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    Location:
    New Mexico and Proud American
    I can relate to all of you, except the ones who use a progressive to load thousands each weekend. Heck! I never did that when I was younger and physically could.;) I have two progressives, one for rifle (mostly 223 and 308), and one for pistol (the main 4 ... 9mm, 40s&w, .357mag, and .45acp.) ....and two singles for load development, and the "other" calibers.....I use the R.C. for sizing and expanding, the Summit for seating.......if I add a bench, I might even add a Rebel. Oh! Can't forget the APP processing press for speeding up prep. (Why did it take so long to add a feeder to a single stage press?)

    Even single stage presses use dies, set-screwed for repeatable loads.....but any press has to have dies set up for a particular load.....whether set-screwed and waiting in a box, or set-screwed and waiting in a turret, or set screwed and waiting in a progressive's tool head. The biggest pain is changing bullets and loads for ANY press. Some buy a die set for every bullet weight and style ...... (and I don't doubt that some buy a turret or tool head for every bullet weight and style) And then there's powder measures....how many of those are you willing to buy, to save time.....

    Yet all of us find a happy medium that pleases us. For me, the progressives just make time in the reloading room shorter and more pleasant......as much as I have enjoyed reloading, what I most enjoy is getting it done before fatigue makes me grumpy.....my wife appreciates that.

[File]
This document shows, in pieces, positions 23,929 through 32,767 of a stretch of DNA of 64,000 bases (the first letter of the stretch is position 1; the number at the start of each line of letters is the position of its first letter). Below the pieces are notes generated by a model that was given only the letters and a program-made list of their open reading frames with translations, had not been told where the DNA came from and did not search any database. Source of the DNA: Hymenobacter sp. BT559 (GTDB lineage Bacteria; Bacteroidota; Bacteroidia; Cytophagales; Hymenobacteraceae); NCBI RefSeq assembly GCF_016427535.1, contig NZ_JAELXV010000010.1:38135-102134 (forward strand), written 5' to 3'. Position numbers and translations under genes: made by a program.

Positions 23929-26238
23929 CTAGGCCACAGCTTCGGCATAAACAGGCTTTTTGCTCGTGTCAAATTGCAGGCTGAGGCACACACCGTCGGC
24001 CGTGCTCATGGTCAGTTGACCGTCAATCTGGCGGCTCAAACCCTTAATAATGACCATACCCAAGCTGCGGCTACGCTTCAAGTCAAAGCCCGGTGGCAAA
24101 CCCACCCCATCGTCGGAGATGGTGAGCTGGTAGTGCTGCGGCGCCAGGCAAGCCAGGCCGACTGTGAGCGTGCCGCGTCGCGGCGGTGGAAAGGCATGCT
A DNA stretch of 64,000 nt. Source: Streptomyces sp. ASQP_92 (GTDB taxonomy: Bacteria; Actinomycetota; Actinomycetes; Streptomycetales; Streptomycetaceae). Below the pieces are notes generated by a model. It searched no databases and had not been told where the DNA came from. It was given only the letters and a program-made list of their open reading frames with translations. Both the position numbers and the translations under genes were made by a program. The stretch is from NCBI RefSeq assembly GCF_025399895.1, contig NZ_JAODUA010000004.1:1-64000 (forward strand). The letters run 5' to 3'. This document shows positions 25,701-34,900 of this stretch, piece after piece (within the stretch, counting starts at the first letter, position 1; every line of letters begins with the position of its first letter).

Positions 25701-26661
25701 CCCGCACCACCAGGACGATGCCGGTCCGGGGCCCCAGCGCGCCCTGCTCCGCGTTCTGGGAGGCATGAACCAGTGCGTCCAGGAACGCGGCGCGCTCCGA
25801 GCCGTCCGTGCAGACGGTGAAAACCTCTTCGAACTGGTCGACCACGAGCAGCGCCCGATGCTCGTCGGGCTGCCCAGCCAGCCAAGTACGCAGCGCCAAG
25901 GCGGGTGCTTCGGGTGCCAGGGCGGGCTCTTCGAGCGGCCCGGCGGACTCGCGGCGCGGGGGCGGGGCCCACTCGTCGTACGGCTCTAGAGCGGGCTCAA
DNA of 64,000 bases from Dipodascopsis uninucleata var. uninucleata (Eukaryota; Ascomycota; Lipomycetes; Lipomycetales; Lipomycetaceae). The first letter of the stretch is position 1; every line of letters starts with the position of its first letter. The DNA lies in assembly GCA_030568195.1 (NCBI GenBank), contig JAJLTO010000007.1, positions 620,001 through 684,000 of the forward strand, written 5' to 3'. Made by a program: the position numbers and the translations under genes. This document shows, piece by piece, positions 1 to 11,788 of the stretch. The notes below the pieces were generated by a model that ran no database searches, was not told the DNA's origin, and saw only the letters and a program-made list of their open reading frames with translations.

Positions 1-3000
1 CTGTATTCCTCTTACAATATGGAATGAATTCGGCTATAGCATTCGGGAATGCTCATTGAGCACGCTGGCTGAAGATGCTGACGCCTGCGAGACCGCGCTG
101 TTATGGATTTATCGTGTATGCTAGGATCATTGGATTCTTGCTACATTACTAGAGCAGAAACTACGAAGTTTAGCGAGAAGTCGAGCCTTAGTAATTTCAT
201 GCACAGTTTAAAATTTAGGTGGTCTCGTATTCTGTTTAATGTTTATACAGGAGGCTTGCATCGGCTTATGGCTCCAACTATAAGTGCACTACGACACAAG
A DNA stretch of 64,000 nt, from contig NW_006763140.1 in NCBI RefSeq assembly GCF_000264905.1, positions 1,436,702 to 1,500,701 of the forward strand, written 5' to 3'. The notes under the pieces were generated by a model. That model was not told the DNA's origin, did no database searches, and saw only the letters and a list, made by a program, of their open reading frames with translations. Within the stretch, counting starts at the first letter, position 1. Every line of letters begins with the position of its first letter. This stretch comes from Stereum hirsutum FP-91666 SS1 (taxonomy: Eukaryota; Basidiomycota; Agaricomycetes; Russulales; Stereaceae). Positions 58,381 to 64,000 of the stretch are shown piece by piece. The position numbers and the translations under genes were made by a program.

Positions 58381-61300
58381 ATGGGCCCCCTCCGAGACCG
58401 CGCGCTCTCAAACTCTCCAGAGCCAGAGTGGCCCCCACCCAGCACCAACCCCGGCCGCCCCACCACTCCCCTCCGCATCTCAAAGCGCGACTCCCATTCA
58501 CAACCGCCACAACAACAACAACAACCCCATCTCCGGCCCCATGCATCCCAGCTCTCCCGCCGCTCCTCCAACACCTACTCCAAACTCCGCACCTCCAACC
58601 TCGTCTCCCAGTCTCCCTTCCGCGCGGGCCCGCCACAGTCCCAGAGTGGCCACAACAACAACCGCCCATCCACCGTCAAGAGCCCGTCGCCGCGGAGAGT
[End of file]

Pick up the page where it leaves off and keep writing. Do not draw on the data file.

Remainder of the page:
Benchresters are another breed entirely......really patient souls......and I'm not one of those. I have a friend who is very good at benchrest shooting.....told him, "I should come and watch one of your shoots".....to which he replied, "It's not much of a spectator sport." He's right....I'd only distract him.....:)
     
    Last edited: Nov 30, 2021
    cfullgraf, webrx and Soonerpesek like this.
  23. peeplwtchr

    peeplwtchr Member

    Joined:
    Sep 20, 2019
    Messages:
    1,232
    I have a lee turret for 9mm. If I focus, I can produce a round in about 7 seconds, sometimes faster. I am wondering if a progressive really is faster if you include the loading of the primer holder and case holder for the progressive?

    I'll probably still get a progressive, because I don't want to pull the handle 4 times for every round anymore. I shoot alot per week.
     
  24. Kaldor

    Kaldor Member

    Joined:
    Feb 25, 2015
    Messages:
    1,029
    "about 58% of reloaders have never had a squib, and almost every squib that has occurred has been user error and traceable to interruption during reloading"

    This is absolutely truthful. Ive had one squib, and I know it was because my kids interrupted me. I half stroked my LnL and loaded a single squib.
     
    webrx likes this.
  25. GW Staar

    GW Staar Member

    Joined:
    Feb 26, 2009
    Messages:
    2,878
    Location:
    New Mexico and Proud American
    When I had my kids at home.....they never bothered me. Why so lucky? My loading room is in the garage. I always have work for my kids to do in the garage. When they showed up, they were put to work. Bet you can guess why when Dad was in the garage the kids were scarce.

    My wife knew not to bother me when reloading....my master bedroom is on the second story right on top of the reloading room.....I showed her the famous picture of primer tubes going through the ceiling.....think that might have helped. Also helps that I never bother her while she's quilting. I'm of the opinion that happy families have to respect each other's space.....that includes me respecting my kids' space.

    No squibs for me yet......but then I probably don't load at the volume many of you do either. But I'm getting up in years.....may be in my spacey future.......
     
    webrx, NR53, peeplwtchr and 1 other person like this.